Apart from these major problems, we know that LIAT is virtually bankrupt – if from nothing else, from the mere fact that they have to make a decision on a monthly basis whether to pay the aircraft leases or the employee salaries. Apparently they cannot pay both.

    From all indications the three major shareholders are also virtually bankrupt – just scan the Barbados newspapers for daily reports of the government there being unable – or unwilling – to make payments internally. They owed one man $70 million in office rents they had never even started paying from the day they moved into the office building, and after he locked the dors one morning and was persuaded to open them again there is still no indication that has yet been paid off; as of today, Barbadians are still waiting for their 2013 income tax returns that should have been paid a year ago; and so on and so on.

    Antigua has financial problems, too. I happen to know that – for some years now – payment of pensions to the elderly have been sporadic, and can be delayed as long as two months – how do these poor people live in such circumstances?

    And St. Vincent has had some natural disasters which have sucked the tax coffers dry, as well as that other natural disaster in the new Argyll airport – deliberately (and apparently desperately) built almost at a right-angle to the prevailing winds.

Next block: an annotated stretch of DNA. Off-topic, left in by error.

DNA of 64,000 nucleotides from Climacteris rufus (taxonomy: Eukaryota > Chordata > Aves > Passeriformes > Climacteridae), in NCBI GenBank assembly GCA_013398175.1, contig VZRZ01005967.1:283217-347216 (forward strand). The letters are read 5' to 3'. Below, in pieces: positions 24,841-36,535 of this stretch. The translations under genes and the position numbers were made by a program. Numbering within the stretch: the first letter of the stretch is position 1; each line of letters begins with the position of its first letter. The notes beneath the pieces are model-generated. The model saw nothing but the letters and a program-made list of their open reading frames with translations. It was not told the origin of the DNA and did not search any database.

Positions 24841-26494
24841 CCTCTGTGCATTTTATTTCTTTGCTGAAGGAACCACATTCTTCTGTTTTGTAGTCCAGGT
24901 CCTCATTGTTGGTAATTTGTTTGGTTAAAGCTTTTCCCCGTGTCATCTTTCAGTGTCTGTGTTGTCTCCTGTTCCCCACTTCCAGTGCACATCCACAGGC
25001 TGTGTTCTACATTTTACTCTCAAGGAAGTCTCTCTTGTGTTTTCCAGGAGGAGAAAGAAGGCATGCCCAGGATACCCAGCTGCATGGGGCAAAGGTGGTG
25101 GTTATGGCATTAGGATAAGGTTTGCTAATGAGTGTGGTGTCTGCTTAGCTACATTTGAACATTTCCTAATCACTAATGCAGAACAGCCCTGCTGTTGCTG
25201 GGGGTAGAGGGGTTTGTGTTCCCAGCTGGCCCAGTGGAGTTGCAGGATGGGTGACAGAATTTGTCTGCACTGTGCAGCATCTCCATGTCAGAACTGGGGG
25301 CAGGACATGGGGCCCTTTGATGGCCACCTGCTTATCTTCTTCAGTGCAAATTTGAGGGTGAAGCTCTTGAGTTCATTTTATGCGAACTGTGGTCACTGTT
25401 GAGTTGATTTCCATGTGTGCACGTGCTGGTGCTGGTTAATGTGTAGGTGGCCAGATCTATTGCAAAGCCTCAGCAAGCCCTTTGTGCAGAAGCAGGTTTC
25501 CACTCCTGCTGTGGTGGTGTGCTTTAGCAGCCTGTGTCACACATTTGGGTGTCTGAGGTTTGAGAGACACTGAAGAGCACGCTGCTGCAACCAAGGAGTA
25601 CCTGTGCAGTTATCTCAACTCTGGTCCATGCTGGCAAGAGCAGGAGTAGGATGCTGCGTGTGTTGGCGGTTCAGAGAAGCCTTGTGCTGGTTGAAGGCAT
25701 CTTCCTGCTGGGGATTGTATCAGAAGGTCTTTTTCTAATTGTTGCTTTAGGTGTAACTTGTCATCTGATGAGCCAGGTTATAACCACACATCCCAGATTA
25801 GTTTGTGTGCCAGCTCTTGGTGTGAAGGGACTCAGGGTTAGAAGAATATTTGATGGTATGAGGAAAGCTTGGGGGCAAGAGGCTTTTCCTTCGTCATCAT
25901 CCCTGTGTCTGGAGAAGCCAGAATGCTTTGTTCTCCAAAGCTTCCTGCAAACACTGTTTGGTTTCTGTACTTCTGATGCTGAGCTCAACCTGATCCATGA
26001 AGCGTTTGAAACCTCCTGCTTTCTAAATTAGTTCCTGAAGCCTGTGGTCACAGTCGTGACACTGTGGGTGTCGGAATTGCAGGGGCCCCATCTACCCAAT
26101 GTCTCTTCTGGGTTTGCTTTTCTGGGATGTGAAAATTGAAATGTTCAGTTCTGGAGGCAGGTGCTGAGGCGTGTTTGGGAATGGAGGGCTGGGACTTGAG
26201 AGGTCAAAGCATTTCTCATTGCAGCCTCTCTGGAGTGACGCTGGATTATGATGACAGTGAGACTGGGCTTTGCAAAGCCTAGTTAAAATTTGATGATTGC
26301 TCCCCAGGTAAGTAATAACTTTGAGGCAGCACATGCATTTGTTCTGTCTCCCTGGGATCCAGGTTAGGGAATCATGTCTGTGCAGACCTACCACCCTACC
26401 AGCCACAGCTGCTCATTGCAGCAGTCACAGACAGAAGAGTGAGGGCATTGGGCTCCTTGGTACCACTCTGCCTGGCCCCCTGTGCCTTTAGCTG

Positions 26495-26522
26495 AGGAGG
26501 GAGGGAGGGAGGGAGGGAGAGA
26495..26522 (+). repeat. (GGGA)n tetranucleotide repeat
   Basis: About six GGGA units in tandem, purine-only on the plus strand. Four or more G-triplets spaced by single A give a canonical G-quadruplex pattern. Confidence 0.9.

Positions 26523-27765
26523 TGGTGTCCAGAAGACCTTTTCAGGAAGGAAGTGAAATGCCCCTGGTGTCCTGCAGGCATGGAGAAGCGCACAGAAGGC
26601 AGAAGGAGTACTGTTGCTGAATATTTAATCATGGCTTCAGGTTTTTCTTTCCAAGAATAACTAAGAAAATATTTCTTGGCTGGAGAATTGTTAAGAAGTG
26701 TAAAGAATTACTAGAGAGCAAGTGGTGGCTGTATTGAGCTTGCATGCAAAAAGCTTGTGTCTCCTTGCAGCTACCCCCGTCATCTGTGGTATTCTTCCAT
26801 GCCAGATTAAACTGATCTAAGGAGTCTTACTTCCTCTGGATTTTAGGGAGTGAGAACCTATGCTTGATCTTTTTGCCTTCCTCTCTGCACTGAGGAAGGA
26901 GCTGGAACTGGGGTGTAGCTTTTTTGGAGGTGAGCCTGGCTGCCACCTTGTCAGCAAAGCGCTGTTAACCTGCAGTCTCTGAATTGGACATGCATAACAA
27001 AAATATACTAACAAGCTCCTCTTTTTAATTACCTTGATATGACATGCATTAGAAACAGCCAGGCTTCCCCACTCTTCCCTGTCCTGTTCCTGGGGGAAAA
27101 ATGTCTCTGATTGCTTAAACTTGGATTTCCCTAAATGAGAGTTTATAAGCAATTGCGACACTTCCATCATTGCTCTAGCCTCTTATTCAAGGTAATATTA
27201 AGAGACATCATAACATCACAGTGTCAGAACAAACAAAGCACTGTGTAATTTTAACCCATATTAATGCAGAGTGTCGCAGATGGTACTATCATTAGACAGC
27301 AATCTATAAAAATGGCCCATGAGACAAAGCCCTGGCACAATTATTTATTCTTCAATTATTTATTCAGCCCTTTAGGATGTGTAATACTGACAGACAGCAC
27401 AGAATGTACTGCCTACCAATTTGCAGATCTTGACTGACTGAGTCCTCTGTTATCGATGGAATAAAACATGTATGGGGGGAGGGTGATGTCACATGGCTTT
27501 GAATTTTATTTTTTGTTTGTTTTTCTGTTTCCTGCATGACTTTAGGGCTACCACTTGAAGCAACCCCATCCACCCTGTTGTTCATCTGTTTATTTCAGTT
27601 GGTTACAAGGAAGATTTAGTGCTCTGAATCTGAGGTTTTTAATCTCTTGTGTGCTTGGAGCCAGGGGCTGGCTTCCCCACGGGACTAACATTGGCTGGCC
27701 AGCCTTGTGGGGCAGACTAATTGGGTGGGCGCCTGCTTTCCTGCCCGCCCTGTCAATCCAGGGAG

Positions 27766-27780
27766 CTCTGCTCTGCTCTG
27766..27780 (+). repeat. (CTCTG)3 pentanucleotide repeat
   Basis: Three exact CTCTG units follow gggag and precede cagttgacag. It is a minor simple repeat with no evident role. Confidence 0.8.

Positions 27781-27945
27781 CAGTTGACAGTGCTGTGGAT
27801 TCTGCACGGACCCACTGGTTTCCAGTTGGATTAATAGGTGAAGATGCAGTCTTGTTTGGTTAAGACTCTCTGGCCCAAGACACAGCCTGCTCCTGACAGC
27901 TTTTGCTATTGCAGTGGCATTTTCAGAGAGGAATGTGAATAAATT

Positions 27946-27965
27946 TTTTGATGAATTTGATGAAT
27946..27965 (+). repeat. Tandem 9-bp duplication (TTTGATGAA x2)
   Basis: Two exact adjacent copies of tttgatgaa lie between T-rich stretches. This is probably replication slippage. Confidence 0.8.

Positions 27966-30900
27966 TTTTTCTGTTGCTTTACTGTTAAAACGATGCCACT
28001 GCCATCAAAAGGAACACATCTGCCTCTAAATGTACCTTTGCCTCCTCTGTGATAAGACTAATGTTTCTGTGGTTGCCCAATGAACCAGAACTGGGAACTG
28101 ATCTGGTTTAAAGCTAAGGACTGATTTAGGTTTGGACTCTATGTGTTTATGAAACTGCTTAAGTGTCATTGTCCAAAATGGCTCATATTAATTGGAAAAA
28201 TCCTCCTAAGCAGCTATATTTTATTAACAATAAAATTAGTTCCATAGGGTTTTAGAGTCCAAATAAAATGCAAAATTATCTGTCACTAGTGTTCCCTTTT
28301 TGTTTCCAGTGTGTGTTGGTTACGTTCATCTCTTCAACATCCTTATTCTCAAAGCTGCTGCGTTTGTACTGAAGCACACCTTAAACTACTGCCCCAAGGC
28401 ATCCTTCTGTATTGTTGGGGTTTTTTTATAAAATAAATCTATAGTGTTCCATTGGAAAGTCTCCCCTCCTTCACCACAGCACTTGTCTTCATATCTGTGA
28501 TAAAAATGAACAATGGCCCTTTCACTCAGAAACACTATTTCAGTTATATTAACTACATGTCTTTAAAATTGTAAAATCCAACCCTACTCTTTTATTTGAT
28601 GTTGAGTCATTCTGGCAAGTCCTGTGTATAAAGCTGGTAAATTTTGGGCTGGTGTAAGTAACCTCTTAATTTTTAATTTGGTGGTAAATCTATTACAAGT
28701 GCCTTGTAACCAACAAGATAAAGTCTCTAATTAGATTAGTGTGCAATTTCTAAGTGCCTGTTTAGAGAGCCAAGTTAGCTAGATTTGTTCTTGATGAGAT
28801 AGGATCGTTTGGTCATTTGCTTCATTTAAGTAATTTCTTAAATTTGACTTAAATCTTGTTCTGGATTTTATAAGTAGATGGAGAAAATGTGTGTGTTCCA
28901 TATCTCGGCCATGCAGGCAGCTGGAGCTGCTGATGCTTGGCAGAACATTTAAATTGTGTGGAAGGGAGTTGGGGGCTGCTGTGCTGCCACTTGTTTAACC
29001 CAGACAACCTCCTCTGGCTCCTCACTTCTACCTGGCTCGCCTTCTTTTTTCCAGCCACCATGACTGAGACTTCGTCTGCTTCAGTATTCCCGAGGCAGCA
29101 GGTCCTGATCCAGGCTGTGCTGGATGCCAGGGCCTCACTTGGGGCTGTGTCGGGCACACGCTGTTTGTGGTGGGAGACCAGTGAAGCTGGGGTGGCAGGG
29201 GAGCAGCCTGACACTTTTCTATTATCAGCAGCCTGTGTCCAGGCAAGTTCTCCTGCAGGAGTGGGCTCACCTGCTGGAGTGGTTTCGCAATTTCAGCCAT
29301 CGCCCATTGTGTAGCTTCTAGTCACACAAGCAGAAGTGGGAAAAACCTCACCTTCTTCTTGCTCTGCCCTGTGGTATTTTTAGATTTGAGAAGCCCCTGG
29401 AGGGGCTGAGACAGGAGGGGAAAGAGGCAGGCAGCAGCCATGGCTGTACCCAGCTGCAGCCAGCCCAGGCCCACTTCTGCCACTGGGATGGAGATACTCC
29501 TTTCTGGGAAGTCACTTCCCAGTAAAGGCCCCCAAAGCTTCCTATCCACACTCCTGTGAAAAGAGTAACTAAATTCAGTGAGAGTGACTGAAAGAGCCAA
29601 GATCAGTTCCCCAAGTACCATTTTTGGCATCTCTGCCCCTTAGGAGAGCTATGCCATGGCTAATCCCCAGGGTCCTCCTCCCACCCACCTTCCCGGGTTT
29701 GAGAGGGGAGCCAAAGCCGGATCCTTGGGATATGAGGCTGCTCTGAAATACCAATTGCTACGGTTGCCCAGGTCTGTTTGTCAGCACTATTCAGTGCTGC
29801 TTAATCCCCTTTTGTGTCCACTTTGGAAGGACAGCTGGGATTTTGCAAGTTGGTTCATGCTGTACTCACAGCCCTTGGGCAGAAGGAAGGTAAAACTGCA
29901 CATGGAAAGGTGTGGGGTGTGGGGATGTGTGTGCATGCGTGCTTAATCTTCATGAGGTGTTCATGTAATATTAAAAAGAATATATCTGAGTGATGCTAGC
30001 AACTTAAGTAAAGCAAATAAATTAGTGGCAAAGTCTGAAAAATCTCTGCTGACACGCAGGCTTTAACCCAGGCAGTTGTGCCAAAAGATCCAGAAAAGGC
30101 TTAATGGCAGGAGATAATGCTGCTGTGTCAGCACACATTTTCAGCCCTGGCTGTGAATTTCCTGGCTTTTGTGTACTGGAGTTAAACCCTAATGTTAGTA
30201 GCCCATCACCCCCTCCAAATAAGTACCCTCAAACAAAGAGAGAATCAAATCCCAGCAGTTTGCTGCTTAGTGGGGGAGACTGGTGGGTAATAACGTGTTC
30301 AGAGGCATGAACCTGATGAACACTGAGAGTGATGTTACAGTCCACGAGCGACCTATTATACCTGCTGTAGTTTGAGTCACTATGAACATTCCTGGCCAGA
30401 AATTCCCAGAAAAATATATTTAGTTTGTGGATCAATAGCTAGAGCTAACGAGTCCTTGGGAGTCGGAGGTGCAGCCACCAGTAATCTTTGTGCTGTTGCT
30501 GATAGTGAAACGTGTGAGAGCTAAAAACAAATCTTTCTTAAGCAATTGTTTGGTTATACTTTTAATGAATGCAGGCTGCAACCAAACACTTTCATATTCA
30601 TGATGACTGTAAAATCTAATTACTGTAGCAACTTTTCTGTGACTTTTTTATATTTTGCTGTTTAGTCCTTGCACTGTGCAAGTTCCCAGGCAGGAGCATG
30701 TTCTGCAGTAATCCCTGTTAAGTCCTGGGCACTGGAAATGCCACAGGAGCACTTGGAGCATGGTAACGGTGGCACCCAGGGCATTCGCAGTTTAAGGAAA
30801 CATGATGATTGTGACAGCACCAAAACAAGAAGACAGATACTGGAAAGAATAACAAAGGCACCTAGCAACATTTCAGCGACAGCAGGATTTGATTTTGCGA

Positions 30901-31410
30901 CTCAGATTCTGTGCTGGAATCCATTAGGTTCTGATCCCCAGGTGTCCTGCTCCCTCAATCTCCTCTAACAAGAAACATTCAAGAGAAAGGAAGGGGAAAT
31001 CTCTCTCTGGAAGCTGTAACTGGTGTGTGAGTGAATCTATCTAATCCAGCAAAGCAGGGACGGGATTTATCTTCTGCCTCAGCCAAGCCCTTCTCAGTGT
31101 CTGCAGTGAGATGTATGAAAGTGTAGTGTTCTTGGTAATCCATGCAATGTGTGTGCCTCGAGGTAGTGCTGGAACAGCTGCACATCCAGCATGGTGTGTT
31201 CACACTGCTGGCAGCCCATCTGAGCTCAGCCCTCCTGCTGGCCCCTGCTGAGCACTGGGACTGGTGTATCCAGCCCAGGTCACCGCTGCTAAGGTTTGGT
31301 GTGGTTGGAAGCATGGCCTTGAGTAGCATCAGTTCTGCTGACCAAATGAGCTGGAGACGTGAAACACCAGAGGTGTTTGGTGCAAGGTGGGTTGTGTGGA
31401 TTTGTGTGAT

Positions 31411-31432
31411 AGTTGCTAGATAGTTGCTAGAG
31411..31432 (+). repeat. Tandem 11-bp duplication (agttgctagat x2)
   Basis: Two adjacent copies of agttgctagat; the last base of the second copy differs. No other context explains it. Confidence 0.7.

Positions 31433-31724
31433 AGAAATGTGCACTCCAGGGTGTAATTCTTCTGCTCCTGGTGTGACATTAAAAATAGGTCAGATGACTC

LIAT’s problems are political – which 100% decide the matter of competence. If Comrade Ralph wants LIAT to survive, improve its service, deliver a better service to the people of the region, and to deliver a service which is the most competitive that LIAT can deliver then he and his cohorts MUST remove themselves from the equation, appoint a Board who have more than no clue whatsoever (the more qualified and experienced the better), and get executive management who both know what they are doing and can nail its middle managers to their seats with muzzles attached.

    I am a-political – in fact I actually hate politicians and politics. Moving LIAT’s Head Office to Barbados is a really stupid idea, but BECAUSE that will hasten LIAT’s demise I am all for it. The taxpayers will suffer (yet another) balloon payment to LIAT to finance the move of the airline from one country to another, but it will hopefully be the last to tug at their pockets.

    Most attractive of all, employees in Antigua who are laid off will get some money in their hands to start a new career and get on with their lives – a luxury which would not be afforded them if the bailiffs chained all the doors early one morning and shut the airline down from one day to the next with nobody having time to set their affairs in order so they could transition from one job to the next.

Comments are closed.